Carlson Chiropractic is celebrating 50 years of service this year. The center has been a staple for Port Townsend residents’ health needs since Jim and Janel Carlson started the business in …
Carlson Chiropractic is celebrating 50 years of service this year. The center has been a staple for Port Townsend residents’ health needs since Jim and Janel Carlson started the business in 1971.
Melissa Carlson-Michaels, Jim and Janel Carlson’s oldest daughter, has continued the family business since 2003.
The Carlson family has a deep history in the chiropractic industry, beginning with Carlson-Michaels’ great-grandfather, her parents, three uncles, and a cousin.
Carlson-Michaels was introduced to the industry at a young age.
“I was raised by chiropractors. I worked in the office for the first time as a teenager,” Carlson-Michaels said. “As children we were raised in a way that was very holistic.”
Carlson-Michaels graduated from Central Washington University and worked as an educator, teaching grades seven through 12 about health, nutrition, home economics, and child development.
Carlson-Michaels decided to go back to school pursuing a new career as a chiropractor at the Sherman College of Straight Chiropractic in Spartanburg, South Carolina. She graduated as a doctor in chiropractic in 2002.
Carlson-Michaels returned to Carlson Chiropractic in 2003 to serve the Port Townsend community and continue in her family’s footsteps as a chiropractor.
“If I’m gonna be here I might as well be the doctor,” she recalled.
Carlson-Michaels is passionate about personal health and is dedicated to promoting well-being for her patients — whether through physical health, nutrient intake, personal mindsets, and much more.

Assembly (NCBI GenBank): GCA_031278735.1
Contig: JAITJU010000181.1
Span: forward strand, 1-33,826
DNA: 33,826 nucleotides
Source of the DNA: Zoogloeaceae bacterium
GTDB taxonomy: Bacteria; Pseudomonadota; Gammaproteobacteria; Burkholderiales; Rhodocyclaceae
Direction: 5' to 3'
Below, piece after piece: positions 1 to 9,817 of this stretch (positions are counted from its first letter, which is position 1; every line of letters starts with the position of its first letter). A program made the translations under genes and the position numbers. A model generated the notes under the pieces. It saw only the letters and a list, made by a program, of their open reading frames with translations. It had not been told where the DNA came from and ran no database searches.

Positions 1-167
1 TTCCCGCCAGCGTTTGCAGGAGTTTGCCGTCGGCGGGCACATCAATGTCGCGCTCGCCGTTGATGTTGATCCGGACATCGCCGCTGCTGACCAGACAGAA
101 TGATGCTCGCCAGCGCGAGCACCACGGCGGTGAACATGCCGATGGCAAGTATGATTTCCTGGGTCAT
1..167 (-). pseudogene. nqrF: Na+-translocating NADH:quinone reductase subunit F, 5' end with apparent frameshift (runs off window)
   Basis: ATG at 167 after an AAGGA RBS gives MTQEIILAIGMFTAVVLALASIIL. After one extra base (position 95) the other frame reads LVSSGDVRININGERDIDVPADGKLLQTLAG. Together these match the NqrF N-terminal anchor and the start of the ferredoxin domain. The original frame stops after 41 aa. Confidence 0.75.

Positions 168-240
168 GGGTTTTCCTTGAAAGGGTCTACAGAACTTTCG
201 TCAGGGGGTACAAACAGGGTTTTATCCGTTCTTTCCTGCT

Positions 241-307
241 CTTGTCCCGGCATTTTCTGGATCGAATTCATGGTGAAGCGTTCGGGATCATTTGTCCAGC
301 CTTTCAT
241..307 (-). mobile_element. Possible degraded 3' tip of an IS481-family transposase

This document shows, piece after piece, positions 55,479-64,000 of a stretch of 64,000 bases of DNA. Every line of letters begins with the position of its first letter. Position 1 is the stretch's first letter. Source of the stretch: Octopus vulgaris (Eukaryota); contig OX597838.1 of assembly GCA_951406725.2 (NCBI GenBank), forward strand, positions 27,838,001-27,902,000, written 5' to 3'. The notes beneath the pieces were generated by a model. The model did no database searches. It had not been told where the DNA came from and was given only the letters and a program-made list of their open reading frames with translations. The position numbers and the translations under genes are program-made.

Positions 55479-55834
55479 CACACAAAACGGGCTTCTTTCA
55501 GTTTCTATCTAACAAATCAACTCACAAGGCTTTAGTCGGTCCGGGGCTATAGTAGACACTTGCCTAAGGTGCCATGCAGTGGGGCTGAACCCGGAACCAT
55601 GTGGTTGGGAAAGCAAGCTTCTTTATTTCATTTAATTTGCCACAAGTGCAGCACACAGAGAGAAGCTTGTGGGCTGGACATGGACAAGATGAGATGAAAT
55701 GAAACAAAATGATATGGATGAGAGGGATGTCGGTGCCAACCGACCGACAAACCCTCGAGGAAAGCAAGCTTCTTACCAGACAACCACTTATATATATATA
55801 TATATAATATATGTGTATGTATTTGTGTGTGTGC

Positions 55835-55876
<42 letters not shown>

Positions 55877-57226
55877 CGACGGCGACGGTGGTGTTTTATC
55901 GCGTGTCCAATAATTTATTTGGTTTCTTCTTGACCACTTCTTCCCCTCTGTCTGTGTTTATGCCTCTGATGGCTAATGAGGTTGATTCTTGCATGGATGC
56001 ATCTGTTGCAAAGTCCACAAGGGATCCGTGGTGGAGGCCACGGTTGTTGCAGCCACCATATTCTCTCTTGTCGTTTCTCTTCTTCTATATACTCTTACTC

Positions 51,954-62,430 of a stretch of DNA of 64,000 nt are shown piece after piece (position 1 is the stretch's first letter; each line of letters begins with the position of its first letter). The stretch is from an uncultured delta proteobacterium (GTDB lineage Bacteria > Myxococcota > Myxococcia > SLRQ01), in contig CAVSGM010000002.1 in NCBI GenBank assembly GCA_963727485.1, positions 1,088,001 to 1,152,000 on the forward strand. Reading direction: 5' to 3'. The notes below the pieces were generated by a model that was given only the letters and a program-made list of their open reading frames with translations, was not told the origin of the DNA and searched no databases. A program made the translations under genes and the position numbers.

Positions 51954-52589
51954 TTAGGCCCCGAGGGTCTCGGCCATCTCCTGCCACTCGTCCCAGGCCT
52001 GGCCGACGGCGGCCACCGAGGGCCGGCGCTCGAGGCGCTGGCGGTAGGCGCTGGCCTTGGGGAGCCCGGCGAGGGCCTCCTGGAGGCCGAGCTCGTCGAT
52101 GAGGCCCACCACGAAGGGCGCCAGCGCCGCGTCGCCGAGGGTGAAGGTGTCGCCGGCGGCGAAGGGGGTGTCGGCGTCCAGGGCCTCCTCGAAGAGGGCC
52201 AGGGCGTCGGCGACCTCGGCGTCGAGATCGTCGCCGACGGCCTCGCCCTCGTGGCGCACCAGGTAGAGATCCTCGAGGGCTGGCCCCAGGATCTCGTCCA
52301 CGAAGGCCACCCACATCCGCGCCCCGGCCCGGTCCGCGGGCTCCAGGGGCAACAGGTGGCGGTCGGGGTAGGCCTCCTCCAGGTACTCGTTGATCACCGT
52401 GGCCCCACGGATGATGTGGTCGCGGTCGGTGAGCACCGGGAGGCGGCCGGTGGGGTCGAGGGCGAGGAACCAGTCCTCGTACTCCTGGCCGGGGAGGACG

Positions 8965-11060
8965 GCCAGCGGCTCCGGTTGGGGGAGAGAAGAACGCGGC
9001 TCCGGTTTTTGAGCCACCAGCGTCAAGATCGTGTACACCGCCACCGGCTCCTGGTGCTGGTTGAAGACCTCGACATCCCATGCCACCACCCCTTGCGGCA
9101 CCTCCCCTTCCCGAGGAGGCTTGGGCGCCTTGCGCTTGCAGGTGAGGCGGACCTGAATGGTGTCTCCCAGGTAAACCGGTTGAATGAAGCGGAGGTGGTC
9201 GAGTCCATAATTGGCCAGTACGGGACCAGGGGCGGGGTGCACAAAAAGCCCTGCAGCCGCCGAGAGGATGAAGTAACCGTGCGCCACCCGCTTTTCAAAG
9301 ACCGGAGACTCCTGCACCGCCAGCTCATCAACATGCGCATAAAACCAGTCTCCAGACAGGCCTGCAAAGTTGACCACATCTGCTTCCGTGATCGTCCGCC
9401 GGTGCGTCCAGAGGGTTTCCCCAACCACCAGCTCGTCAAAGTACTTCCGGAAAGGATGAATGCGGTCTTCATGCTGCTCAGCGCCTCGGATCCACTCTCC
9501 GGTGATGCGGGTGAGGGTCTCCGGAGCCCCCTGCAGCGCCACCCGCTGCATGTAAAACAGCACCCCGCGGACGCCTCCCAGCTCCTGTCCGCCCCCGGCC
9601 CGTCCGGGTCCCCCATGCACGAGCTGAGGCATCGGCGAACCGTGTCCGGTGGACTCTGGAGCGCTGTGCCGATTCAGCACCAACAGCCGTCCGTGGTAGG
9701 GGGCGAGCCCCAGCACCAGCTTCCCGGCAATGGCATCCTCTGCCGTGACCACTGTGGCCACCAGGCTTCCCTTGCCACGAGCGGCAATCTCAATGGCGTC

When asked about the most important aspect of personal health, Carlson-Michaels listed the three most important factors to her.
“Eat well, move well, and think well,” she said.
“I don’t think there’s one thing that’s most important.”
Carlson-Michaels favors many aspects of chiropractic medicine that she feels the traditional health industry lacks.
She suspects that the traditional health industry is “not very much about health and wellness [as] most medicine is about disease management,” she said. “Why wait until you’re sick if you can be healthy all the time?”
With the coronavirus pandemic, Carlson-Michaels encountered new challenges in helping her patients maintain mental and physical well-being. Many of them found it difficult to sustain a physical exercise schedule due to facility closures.
“Their options to help themselves were diminished greatly,” she said.
Mental health, often coupled with loneliness, is another aspect that COVID has greatly impacted, especially with the older population. For some of her clients, Carlson-Michaels is one of very few people that her patients can interact with for days or even weeks at a time.
“Some of the elderly live alone, I’m the only physical touch they have for months,” she said.
Although the pandemic has affected her business and clientele in many ways, she remains committed to providing the best for her patients’ health and well-being. With a half century of service to Port Townsend residents, it’s clear the Carlson family is dedicated to improving the nutrition, physical health, and mental health of their patients.
“We want to help people to whatever level they want to be healthy,” she said.
“Mostly, we want people to want to feel good.”
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